By Logothos’ All-Seeing Hand, I cannot believe I am still alive.
As expected, Scar took me to their holy (or unholy, I would say as more appropriate) chamber located deep beneath their lair. By my reckoning, our trek deep into the tunnels and cave beneath my captors’ hold lasted nearly an hour. We encountered little on the way beyond a few giant spiders and the like. Although lone kobolds are not considered much of a threat by experienced warriors, it seemed to me that together the tribe was strong enough to claim and maintain quite a large subterranean territory.
Much to my regret, I was soon to learn their number alone did not keep the tunnels safe from competing tribes and other predators.
Normally, the excursion would have been undertaken in darkness, as my hosts are somewhat capable of making their way in darkness, but not this day. After considering the attire and trappings our holy procession carried, it was obvious fire played a major role in the kobolds’ religion. As such, every second kobold carried a torch, filling the tunnels with choking smoke.
Flame symbols adorned most everything, including the creatures themselves thanks to a judicious application of body paint. So bedecked in the stuff were they, it seemed I was being escorted by a two dozen or so children who had gotten into their parents’ paints and were now covered in garish motley. Only the tribe’s sole shaman was absent any such paint or symbols. The creature wore the usual furs and bones from when I’d previously seen him, but still led our column through the darkness from the front, his vision unspoiled by the torchlight.
Eventually we arrived at the blessed chamber of Kzdakhain’kzdakhar. One moment I was half-crawling through a suffocating, smoke-filled tunnel carved from the rock (the route obviously hadn’t been created with beings of human stature in mind), and the next we had spilled out into an immense cavern that stretched in all directions beyond the torchlight’s reach.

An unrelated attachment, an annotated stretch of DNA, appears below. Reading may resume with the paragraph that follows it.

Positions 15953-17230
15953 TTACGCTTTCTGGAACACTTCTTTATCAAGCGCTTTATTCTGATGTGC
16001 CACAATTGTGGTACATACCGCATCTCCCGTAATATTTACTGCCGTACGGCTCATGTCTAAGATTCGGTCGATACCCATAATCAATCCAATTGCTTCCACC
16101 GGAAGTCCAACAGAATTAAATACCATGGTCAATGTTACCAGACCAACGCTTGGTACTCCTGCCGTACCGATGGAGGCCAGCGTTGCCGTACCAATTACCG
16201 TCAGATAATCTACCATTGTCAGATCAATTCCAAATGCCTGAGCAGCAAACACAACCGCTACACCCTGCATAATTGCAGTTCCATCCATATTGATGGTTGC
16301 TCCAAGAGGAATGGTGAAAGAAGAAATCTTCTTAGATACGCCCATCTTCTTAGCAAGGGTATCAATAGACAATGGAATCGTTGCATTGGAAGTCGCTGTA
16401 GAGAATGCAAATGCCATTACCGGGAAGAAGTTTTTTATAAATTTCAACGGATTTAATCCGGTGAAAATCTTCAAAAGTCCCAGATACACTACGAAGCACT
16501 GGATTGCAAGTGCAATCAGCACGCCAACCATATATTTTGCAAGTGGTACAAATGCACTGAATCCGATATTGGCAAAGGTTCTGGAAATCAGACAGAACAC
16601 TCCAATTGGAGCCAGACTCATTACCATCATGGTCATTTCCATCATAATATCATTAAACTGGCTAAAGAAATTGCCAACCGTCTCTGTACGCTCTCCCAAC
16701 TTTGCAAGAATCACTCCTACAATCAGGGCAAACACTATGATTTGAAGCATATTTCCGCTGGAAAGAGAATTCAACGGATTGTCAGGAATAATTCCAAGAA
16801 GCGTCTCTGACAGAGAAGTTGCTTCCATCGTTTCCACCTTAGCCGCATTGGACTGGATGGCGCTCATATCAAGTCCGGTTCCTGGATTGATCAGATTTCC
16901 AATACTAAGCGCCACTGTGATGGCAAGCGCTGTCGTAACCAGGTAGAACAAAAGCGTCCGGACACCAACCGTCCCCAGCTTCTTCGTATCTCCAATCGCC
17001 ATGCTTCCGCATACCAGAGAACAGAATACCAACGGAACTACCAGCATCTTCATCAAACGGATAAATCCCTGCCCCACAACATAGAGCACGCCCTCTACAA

The kobolds spread out to either side of the tunnel, forming a line with the shaman in the center, near me. Looking about, I still could not make much of the cavern’s dimensions, but the torches’ light was now tickling the nearest edge of a wide crevice ahead of us. It was towards this break in the earth that the kobolds stared and began chanting. Not knowing what else to do, I lifted my treasured pen, opened my journal, and prepared to record what was to come.
At first, there was only the chanting. It started as a low hum almost too low to hear, but slowly grew louder. Next, the kobolds began thumping their spears upon the stone at their feet in time to their mantra. Like the volume that grew to echo throughout the cavern’s unseen depths, the pace continued to grow with time until the entire line of them were speaking as a single, booming voice.
The words rolled out through the chamber faster than my inexperienced ear could interpret fully, but the ultimate meaning was one of calling out to their deity, Kzdakhain’kzdakhar. It was a plea—a welcoming cry to bask in their god’s presence. The chant continued for what I estimated to be a half hour, based on how far the torches had burned. But, ultimately, the call was answered.
A groan rose up from the crevice, like stone tearing upon stone. This, I soon realized, was the noise of something immense clawing its way up from the fissure’s unseen darkness. Minutes passed as the sounds continued, growing louder as Kzdakhain’kzdakhar drew nearer. Finally, as I had dreaded, a massive talon reached over the crack’s edge and took hold upon the cavern’s uneven, stone floor. This claw was immediately followed by the remainder of Kzdakhain’kzdakhar, a massive creature of dark red scale, sword-length fangs, and serpentine muscles. As though stretching out stiff muscles following a long sleep, the beast (which was as large as any ship I saw moored in Meleatan’s dockyards) leaned back upon its haunches in order to spread its mighty wings as it let out a mighty cry that vibrated up through the earth and into my skull.
I guess it made sense that the kobolds worshipped a dragon, but until the moment I actually saw it I had been hoping the whole occasion would be little more than a few hours of meaningless recitation to, at most, an idol, and some hollow prayers to be followed by the long return trek just in time for the day’s unpalatable dinner. As it turns out, I was wrong. Although not a god, Kzdakhain’kzdakhar was certainly far more real than any stone idol.
And it was standing upright, declaring its dominance of all it surveyed, not twenty yards away from me.
Recounting the experience alone has worn me out, so I now find myself having to retire. I shall finish the story of Kzdakhain’kzdakhar when next I pick up my journal to record my travels.
© 2012, The SpirosBlaak Chronicles. Misfit Studios. All rights reserved.